SQL*Loader: Overview SQL*Loader loads data from external files into tables of an Oracle database. It has a powerful data parsing engine that puts little limitation on the format of the data in the data file. The files that are used by SQL*Loader are as follows: Input data files: SQL*Loader reads data from one or more files (or operating system–equivalents of files) that are specified in the control file. From SQL*Loader’s perspective, the data in the data file is organized as records. A particular data file can be in fixed record format, variable record format, or stream record format. The record format can be specified in the control file with the INFILE parameter. If no record format is specified, the default is stream record format. Control file: The control file is a text file that is written in a language that SQL*Loader understands. The control file indicates to SQL*Loader where to find the data, how to parse and interpret the data, where to insert the data, and so on. Although not precisely defined, a control file can be said to have three sections. The first section contains sessionwide information, for example: Global options, such as the input data file name, and records to be skipped. INFILE clauses to specify where the input data is located Data to be loaded
SQL*Loader: Overview (continued) The second section consists of one or more INTO TABLE blocks. Each of these blocks contains information about the table (such as the table name and the columns of the table) into which the data is to be loaded. The third section is optional and, if present, contains input data. Log file: When SQL*Loader begins execution, it creates a log file. If it cannot create a log file, execution terminates. The log file contains a detailed summary of the load, including a description of any errors that occurred during the load. Bad file: The bad file contains records that are rejected, either by SQL*Loader or by the Oracle database. Data file records are rejected by SQL*Loader when the input format is invalid. After a data file record is accepted for processing by SQL*Loader, it is sent to the Oracle database for insertion into a table as a row. If the Oracle database determines that the row is valid, then the row is inserted into the table. If the row is determined to be invalid, then the record is rejected and SQL*Loader puts it in the bad file. Discard file: This file is created only when it is needed, and only if you have specified that a discard file should be enabled. The discard file contains records that are filtered out of the load because they do not match any record-selection criteria specified in the control file. For more information about SQL*Loader, refer to the Oracle Database Utilities documentation.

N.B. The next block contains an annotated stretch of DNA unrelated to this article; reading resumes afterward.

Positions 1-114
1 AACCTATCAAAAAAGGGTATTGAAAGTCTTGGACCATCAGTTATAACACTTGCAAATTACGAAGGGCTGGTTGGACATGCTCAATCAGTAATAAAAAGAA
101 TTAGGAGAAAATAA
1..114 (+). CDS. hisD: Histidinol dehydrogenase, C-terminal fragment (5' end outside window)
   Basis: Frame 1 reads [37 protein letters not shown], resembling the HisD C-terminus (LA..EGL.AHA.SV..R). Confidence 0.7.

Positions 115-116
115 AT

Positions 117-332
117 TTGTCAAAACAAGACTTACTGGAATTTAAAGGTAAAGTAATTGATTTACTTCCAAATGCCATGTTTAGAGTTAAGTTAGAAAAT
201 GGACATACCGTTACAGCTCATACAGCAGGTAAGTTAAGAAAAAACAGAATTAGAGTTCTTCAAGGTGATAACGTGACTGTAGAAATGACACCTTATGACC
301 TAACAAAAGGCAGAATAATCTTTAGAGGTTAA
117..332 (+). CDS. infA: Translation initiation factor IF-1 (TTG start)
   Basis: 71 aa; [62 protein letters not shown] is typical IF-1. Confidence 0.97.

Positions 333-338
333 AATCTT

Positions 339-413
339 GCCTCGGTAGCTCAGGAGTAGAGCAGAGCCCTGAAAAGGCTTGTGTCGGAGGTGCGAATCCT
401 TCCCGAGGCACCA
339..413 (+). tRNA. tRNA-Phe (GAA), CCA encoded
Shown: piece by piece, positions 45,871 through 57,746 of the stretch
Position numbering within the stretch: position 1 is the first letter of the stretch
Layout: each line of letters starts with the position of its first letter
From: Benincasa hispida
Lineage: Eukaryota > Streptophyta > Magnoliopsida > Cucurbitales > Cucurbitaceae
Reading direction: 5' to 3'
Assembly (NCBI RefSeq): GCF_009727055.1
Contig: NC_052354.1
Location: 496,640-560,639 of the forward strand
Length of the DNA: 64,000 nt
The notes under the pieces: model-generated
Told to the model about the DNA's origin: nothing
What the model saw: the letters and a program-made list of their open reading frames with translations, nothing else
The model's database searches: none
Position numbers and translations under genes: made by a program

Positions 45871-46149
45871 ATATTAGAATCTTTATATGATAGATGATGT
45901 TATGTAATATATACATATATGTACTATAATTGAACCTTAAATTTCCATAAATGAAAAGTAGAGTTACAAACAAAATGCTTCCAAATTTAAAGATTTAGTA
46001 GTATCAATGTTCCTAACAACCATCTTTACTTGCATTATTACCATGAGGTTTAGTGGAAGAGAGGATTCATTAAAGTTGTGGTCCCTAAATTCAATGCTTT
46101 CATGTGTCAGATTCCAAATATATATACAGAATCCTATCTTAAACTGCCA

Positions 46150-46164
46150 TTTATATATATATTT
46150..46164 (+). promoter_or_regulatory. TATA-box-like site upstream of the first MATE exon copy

Loading Data with SQL*Loader Use the Load Data from User Files Wizard to load data from a flat file into an Oracle database. To display the wizard, select Enterprise Manager Maintenance &gt; Data Movement &gt; Move Row Data &gt; Load Data from User Files. The wizard guides you through the required steps.